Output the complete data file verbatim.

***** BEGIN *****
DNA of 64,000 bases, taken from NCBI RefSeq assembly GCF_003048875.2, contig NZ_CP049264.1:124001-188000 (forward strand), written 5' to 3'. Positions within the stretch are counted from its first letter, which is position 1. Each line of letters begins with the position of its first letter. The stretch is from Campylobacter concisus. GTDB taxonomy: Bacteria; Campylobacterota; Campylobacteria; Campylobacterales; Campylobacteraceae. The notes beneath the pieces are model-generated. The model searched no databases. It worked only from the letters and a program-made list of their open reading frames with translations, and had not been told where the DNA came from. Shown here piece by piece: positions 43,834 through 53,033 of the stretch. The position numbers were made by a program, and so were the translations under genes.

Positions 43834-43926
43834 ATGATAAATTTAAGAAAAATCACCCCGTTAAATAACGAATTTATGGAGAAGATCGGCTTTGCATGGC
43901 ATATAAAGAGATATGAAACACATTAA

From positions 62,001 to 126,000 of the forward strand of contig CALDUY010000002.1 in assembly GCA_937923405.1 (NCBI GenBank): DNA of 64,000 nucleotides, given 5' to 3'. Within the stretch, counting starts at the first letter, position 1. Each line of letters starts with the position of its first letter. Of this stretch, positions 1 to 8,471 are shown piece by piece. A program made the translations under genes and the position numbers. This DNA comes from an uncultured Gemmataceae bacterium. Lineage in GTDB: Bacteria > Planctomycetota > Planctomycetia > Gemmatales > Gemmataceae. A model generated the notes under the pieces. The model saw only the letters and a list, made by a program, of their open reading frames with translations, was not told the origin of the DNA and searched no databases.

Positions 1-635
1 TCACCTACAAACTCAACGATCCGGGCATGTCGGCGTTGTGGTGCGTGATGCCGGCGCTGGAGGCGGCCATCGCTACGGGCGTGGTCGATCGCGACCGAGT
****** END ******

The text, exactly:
DNA of 64,000 bases, taken from NCBI RefSeq assembly GCF_003048875.2, contig NZ_CP049264.1:124001-188000 (forward strand), written 5' to 3'. Positions within the stretch are counted from its first letter, which is position 1. Each line of letters begins with the position of its first letter. The stretch is from Campylobacter concisus. GTDB taxonomy: Bacteria; Campylobacterota; Campylobacteria; Campylobacterales; Campylobacteraceae. The notes beneath the pieces are model-generated. The model searched no databases. It worked only from the letters and a program-made list of their open reading frames with translations, and had not been told where the DNA came from. Shown here piece by piece: positions 43,834 through 53,033 of the stretch. The position numbers were made by a program, and so were the translations under genes.

Positions 43834-43926
43834 ATGATAAATTTAAGAAAAATCACCCCGTTAAATAACGAATTTATGGAGAAGATCGGCTTTGCATGGC
43901 ATATAAAGAGATATGAAACACATTAA

From positions 62,001 to 126,000 of the forward strand of contig CALDUY010000002.1 in assembly GCA_937923405.1 (NCBI GenBank): DNA of 64,000 nucleotides, given 5' to 3'. Within the stretch, counting starts at the first letter, position 1. Each line of letters starts with the position of its first letter. Of this stretch, positions 1 to 8,471 are shown piece by piece. A program made the translations under genes and the position numbers. This DNA comes from an uncultured Gemmataceae bacterium. Lineage in GTDB: Bacteria > Planctomycetota > Planctomycetia > Gemmatales > Gemmataceae. A model generated the notes under the pieces. The model saw only the letters and a list, made by a program, of their open reading frames with translations, was not told the origin of the DNA and searched no databases.

Positions 1-635
1 TCACCTACAAACTCAACGATCCGGGCATGTCGGCGTTGTGGTGCGTGATGCCGGCGCTGGAGGCGGCCATCGCTACGGGCGTGGTCGATCGCGACCGAGT